Ross Atkinson Dies
News & Features
Library Leader Ross Atkinson Dies
Ross Atkinson, Associate University Librarian for Collections at Cornell University and an advocate for digital publishing, died on March 8, 2006 at the age of 60 of complications from leukemia. Atkinson joined the Cornell University Library in 1988 and was an advocate of open-access, online publication of scholarly and scientific work. Atkinson played a major role in establishing Cornell's D-Space online repository to facilitate access to the work of Cornell scholars. He held a B.A. in German from University of the Pacific, M. A. and PhD degrees in Germanic Languages and Literatures from Harvard University, and an M.S. in Library Science from Simmons College.
Mr. Atkinson's honors include:
- Best of LRTS Award in 1993 for his article "The Acquisitions Librarian as Change Agent in the Transition of the Electronic Library" (vol. 36, no. 1, January 1992, pp. 7-22).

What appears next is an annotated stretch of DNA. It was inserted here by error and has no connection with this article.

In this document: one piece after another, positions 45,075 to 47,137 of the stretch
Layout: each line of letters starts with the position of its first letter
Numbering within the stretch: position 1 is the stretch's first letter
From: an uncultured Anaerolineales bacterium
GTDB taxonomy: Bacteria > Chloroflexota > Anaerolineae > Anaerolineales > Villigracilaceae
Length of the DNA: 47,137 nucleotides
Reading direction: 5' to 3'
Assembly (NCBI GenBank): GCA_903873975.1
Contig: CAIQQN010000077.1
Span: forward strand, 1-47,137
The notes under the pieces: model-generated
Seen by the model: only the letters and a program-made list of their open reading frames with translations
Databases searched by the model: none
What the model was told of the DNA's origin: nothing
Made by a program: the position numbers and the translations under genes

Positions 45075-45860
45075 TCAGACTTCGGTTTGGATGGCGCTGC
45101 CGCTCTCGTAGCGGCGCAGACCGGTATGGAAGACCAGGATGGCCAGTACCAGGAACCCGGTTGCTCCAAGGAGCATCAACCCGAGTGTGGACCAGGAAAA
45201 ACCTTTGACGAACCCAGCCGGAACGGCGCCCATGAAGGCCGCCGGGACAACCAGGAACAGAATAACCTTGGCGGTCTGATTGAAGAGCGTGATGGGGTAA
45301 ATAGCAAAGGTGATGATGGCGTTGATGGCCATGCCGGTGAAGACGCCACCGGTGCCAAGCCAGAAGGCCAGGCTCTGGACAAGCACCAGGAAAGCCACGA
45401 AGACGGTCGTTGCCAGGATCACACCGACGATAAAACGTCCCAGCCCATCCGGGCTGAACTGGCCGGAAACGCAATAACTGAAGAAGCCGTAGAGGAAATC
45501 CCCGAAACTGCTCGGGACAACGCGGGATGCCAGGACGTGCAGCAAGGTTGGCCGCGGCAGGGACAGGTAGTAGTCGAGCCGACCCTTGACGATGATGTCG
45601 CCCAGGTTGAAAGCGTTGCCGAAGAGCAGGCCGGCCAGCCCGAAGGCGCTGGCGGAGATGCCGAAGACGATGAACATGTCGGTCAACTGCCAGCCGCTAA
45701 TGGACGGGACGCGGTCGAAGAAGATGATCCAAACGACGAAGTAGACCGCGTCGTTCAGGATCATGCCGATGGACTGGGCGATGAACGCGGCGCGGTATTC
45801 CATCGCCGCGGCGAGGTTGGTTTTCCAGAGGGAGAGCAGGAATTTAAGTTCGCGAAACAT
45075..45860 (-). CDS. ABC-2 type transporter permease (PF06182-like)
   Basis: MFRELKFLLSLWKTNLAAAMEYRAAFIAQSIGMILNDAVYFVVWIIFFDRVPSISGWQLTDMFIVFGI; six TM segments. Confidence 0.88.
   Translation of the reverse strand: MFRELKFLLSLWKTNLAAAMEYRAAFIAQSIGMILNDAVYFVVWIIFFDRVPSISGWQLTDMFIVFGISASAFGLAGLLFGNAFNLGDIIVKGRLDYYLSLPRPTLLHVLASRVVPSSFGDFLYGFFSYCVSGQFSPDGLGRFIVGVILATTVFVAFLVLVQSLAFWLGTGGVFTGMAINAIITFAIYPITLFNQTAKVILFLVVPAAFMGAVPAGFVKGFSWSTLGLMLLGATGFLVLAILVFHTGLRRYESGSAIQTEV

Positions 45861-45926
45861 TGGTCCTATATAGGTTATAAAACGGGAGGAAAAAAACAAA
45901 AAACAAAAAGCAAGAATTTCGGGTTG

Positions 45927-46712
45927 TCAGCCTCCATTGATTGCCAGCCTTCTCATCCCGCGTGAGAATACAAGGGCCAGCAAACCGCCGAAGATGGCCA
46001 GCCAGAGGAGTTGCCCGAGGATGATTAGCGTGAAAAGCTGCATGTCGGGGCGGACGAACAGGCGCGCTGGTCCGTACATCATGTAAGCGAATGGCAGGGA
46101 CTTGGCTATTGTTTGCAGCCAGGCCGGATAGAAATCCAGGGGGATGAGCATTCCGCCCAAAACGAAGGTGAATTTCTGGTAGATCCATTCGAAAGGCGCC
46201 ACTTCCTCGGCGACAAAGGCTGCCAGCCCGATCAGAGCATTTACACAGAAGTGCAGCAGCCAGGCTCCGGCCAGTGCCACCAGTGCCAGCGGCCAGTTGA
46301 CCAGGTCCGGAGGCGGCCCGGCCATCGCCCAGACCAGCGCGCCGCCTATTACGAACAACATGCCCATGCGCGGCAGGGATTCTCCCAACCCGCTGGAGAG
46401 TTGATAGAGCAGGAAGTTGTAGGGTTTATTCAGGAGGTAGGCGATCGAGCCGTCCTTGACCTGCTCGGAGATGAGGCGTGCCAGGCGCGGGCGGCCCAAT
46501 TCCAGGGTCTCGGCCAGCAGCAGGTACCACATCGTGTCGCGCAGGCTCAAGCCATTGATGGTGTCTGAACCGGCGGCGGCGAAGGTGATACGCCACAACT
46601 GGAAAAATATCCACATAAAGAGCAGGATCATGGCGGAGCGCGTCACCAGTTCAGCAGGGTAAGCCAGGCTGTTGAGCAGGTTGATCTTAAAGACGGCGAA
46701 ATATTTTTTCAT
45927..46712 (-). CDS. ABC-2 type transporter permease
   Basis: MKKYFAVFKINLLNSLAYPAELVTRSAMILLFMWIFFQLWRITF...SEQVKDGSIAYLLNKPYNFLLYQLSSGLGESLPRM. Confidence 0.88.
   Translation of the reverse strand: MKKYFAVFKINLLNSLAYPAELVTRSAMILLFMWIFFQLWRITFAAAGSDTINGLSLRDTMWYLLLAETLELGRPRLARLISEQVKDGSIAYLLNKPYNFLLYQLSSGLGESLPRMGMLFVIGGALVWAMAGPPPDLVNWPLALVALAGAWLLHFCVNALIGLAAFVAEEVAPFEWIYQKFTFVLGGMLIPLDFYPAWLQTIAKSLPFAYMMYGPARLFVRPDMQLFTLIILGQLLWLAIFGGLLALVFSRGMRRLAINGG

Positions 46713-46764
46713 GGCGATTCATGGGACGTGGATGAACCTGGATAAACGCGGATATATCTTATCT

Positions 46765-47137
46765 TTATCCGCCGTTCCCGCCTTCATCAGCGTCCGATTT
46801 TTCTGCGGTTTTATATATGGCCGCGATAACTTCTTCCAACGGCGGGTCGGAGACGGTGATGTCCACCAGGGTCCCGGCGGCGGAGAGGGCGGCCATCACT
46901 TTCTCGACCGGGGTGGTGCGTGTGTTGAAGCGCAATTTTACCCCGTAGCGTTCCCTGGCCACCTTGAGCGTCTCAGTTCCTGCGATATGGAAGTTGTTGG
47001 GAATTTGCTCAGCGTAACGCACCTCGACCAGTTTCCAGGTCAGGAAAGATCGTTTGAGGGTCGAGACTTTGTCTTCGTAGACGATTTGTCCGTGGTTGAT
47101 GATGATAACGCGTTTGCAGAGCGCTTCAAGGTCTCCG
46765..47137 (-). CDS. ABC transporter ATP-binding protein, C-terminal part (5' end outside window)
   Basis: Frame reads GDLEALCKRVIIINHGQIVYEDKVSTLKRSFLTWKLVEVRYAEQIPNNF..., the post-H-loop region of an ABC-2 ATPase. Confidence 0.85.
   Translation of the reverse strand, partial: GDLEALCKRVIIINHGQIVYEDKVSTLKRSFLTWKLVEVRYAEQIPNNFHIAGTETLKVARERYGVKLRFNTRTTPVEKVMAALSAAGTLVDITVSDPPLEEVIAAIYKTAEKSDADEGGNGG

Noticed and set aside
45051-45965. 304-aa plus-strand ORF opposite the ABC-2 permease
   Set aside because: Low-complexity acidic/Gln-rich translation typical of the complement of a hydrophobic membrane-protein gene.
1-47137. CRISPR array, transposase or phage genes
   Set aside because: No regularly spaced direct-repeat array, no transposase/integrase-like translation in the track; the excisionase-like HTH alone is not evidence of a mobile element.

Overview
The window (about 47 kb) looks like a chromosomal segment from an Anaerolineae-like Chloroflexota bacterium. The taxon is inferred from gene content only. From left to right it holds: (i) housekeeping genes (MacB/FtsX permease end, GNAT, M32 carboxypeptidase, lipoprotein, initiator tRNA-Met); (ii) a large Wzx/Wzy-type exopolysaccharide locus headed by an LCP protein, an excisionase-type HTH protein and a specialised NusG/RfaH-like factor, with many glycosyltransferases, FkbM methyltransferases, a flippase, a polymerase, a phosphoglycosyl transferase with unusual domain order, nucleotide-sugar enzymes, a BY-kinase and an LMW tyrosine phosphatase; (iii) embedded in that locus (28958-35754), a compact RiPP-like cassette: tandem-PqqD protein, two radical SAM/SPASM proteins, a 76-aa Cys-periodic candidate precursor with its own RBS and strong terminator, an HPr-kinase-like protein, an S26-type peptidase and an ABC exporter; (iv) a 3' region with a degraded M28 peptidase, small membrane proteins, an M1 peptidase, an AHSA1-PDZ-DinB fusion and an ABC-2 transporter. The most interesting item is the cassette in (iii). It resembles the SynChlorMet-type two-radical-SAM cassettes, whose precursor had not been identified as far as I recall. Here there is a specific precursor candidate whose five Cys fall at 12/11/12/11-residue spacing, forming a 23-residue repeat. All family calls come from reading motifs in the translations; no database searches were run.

- 1999 Blackwell's Scholarship Award recipient for his article "Managing Traditional Materials in an Online Environment: Some Definitions and Distinctions for a Future Collection Management." Library Resources & Technical Services (vol. 42, no. 1, January 1998, pp. 7-20).
- In 2003, he was chosen as the Academic/Research Librarian of the Year by the Association for College and Research Libraries.
- He also served a three-year term, from 1992-2002, as an ALCTS Councilor to ALA Council. In 2002, the ALCTS Board passed a resolution to thank Ross for his service in this role.
More recently, Atkinson gave a presentation titled "Six Key Challenges for the Future of Collection Development" at the 2005 Janus Conference on Research Library Collections, a meeting of higher education librarians, which took place at Cornell. His presentation addressed the evolving nature of collections and the concept of collection in the new digital environment.
ALCTS recently published Community, Collaboration and Collections: The Writings of Ross Atkinson edited by Robert Alan and Bonnie MacEwan. The editors, with the assistance of a group of colleagues, selected the articles that best represent Ross Atkinson's philosophy and the corpus of his work.